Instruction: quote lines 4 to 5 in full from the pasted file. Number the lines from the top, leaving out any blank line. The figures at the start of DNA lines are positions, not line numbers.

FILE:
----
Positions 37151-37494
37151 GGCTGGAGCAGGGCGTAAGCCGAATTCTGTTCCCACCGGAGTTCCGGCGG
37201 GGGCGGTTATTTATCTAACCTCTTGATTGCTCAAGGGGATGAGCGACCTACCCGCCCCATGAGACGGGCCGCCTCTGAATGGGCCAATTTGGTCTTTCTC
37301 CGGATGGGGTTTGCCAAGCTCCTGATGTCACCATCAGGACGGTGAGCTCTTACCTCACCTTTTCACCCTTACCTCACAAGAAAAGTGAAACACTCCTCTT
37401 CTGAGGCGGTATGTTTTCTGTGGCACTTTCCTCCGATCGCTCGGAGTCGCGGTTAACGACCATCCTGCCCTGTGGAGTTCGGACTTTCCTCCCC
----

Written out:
37301 CGGATGGGGTTTGCCAAGCTCCTGATGTCACCATCAGGACGGTGAGCTCTTACCTCACCTTTTCACCCTTACCTCACAAGAAAAGTGAAACACTCCTCTT
37401 CTGAGGCGGTATGTTTTCTGTGGCACTTTCCTCCGATCGCTCGGAGTCGCGGTTAACGACCATCCTGCCCTGTGGAGTTCGGACTTTCCTCCCC